Avoiding Credit Card Fraud
By Danielle Buffardi



If you don’t think that credit card fraud can happen to you, think again. It can happen to the best of people with the best credit. Here we’ll discuss four tips to help prevent anyone, anywhere, against credit card fraud.

Tip #1: This one may seem like common sense to most but how many of us actually pay attention to where our credit card is going after it leaves our hands? We think nothing of handing it over to the cashier to swipe for purchases and we naturally expect her to immediately return it, but does that always happen? Of course not, some cashiers keep it verify signatures others hold on to it until our receipt prints, then hand it back to us with the receipt. The key is to watch your card every step of the way. Watch yourself hand it to the cashier and then watch intently as to where she puts it and what she does with it. This will help remind yourself to make sure your card comes back to you rather than spend the next few days in that cashier’s drawer awaiting your return.

Tip #2: Never respond to emails asking for any type of personal information. This includes social security numbers, any type of password or pin numbers, and credit card information. Any reputable company will have your information on file, or if you’ve forgotten a password you will simply reset a new one rather than giving out personal and confidential information about yourself in order to retrieve your old one.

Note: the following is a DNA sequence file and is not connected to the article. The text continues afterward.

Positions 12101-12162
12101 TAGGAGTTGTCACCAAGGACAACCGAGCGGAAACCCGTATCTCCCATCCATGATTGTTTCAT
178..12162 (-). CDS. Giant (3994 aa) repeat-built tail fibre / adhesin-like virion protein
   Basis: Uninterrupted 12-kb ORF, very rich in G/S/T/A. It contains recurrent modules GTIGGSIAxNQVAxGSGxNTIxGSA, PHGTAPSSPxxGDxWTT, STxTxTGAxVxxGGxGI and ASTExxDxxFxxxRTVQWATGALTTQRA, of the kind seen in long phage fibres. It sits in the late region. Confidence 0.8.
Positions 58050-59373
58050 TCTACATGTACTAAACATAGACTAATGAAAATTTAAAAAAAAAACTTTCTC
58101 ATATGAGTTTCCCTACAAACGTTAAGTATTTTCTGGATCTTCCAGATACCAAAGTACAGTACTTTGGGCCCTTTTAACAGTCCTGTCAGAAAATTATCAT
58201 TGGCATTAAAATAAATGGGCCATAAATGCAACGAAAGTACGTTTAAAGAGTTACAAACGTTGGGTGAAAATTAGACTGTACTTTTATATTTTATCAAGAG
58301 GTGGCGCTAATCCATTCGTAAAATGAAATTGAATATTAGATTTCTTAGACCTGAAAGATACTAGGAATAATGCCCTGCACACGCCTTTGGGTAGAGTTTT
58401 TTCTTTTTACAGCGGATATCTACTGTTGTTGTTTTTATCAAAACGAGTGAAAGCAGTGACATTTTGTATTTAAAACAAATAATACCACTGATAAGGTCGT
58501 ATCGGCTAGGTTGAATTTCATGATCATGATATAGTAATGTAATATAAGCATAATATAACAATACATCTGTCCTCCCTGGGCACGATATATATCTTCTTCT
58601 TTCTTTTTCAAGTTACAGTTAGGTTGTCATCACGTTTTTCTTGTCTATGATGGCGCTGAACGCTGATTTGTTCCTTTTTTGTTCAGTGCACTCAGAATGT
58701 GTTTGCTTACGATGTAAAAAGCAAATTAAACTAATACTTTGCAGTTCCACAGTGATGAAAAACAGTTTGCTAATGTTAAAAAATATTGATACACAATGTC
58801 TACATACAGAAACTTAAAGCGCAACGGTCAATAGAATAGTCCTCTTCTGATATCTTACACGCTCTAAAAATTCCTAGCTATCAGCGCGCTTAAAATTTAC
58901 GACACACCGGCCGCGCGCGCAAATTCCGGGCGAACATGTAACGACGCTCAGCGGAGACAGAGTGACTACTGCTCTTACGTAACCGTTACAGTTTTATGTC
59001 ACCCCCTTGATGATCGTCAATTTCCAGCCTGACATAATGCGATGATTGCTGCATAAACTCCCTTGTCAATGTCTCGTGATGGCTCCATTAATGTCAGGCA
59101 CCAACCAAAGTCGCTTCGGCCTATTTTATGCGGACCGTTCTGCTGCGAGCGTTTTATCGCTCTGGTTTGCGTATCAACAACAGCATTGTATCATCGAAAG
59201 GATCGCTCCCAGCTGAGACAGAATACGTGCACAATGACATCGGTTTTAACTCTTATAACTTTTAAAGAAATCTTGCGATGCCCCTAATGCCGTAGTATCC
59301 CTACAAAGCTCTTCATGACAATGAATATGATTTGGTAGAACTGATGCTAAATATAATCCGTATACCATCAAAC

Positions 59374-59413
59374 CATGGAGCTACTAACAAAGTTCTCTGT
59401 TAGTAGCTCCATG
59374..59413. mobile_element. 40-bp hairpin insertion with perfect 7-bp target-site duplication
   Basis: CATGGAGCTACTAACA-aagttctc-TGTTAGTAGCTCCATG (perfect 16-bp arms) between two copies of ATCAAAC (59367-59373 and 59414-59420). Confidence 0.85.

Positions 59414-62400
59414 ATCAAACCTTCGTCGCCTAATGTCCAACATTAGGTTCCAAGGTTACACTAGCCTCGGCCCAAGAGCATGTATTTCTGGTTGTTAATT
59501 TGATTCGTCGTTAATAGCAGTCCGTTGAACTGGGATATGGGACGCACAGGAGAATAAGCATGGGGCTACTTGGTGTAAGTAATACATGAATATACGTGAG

Tip #3: Only carry around the credit cards and other cards that you need. For example, if you’re going out for dinner with your spouse and plan on putting your meal on your debit card, then strictly take just that card with you and a license for verification. Leave your wallet at home as it most likely contains other credit and important cards (e.g. social security card) that you wouldn’t want to fall into the wrong hands should you loose your wallet or it becomes stolen.

Tip #4: Never leave your credit card receipts lying around. If you sign for something, immediately take your receipt and put it somewhere safe. This is especially important at restaurants. I can’t tell you how many times I’ve seen the “customer copy” of the dinner receipt just lying on the table because the customer either forgot it or simply didn’t think they needed it. Your entire credit card number may not be visible on the receipt, but your name and the last four digits are and that’s enough for a person to maybe begin taking over your identity. To be absolutely safe, take every receipt with you and dispose of them properly as to avoid being an easy target for credit card theft.

Use common sense and precaution when dealing with your credit cards. Keep your eye on yours at all times, always take your receipts, only carry that cards which you know you’re going to need, and avoid giving out any personal information to retrieve passwords or pin numbers.

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